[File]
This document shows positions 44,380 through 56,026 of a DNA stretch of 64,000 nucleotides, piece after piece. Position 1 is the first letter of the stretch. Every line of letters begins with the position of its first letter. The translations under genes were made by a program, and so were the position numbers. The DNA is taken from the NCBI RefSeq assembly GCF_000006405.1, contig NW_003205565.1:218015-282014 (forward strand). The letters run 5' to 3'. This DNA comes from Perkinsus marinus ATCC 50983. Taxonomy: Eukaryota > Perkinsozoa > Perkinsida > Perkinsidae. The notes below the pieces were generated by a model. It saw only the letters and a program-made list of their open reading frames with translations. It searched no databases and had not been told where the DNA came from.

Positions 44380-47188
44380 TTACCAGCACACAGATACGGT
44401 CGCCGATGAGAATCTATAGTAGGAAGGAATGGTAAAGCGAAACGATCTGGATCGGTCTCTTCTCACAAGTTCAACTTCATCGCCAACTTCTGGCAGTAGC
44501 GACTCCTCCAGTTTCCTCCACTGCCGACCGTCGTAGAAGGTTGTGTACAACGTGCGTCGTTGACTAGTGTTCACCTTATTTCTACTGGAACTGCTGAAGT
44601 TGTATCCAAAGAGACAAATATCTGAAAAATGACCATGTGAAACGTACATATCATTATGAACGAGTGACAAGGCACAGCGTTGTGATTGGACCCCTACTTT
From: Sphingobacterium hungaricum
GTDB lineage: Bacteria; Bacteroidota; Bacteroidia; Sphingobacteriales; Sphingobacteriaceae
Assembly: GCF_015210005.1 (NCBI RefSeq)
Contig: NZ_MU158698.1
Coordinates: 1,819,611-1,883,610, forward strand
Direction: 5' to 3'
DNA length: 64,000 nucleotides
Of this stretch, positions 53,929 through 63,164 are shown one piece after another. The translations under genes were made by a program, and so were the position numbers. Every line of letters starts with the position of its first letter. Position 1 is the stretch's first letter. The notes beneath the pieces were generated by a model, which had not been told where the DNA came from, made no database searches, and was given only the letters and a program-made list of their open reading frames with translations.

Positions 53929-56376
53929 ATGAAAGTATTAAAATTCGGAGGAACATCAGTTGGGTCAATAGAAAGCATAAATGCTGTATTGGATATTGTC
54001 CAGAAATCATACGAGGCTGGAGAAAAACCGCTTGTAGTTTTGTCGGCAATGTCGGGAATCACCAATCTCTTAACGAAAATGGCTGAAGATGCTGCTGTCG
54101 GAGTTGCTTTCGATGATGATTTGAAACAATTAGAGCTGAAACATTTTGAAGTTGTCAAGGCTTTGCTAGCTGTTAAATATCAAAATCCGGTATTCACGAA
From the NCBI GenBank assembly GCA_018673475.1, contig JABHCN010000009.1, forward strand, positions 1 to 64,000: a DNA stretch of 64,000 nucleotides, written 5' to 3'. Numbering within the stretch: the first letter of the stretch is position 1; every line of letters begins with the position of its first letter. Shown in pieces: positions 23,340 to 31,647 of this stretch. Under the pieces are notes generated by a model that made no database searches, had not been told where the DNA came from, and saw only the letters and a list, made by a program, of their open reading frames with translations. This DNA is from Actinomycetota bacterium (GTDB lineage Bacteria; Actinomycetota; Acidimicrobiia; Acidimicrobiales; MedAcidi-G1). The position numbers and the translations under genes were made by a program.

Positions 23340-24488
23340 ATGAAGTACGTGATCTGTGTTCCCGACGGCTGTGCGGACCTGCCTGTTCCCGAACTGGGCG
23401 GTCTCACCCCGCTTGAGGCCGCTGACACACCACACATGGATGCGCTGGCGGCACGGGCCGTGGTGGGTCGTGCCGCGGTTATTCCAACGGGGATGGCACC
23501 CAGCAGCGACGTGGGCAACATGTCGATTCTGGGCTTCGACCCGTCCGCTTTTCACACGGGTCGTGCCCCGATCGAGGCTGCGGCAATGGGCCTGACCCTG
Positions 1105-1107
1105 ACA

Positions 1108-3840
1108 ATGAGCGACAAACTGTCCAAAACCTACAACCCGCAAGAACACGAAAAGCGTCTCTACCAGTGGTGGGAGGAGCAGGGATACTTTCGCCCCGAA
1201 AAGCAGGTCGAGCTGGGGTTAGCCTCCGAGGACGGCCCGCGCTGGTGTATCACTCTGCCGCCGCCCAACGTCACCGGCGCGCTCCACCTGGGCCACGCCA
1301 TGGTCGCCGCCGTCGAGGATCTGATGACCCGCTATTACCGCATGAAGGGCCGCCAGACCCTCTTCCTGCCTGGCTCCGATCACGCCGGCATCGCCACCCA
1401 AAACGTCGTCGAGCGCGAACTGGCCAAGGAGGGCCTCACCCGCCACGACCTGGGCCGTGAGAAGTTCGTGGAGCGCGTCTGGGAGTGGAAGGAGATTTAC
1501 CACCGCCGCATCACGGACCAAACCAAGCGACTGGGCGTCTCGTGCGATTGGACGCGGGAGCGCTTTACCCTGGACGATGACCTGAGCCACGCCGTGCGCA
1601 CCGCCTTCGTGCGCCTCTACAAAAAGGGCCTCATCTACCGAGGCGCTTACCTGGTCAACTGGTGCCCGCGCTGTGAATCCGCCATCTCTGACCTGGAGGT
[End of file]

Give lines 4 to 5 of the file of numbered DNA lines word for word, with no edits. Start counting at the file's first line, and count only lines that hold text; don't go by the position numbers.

44401 CGCCGATGAGAATCTATAGTAGGAAGGAATGGTAAAGCGAAACGATCTGGATCGGTCTCTTCTCACAAGTTCAACTTCATCGCCAACTTCTGGCAGTAGC
44501 GACTCCTCCAGTTTCCTCCACTGCCGACCGTCGTAGAAGGTTGTGTACAACGTGCGTCGTTGACTAGTGTTCACCTTATTTCTACTGGAACTGCTGAAGT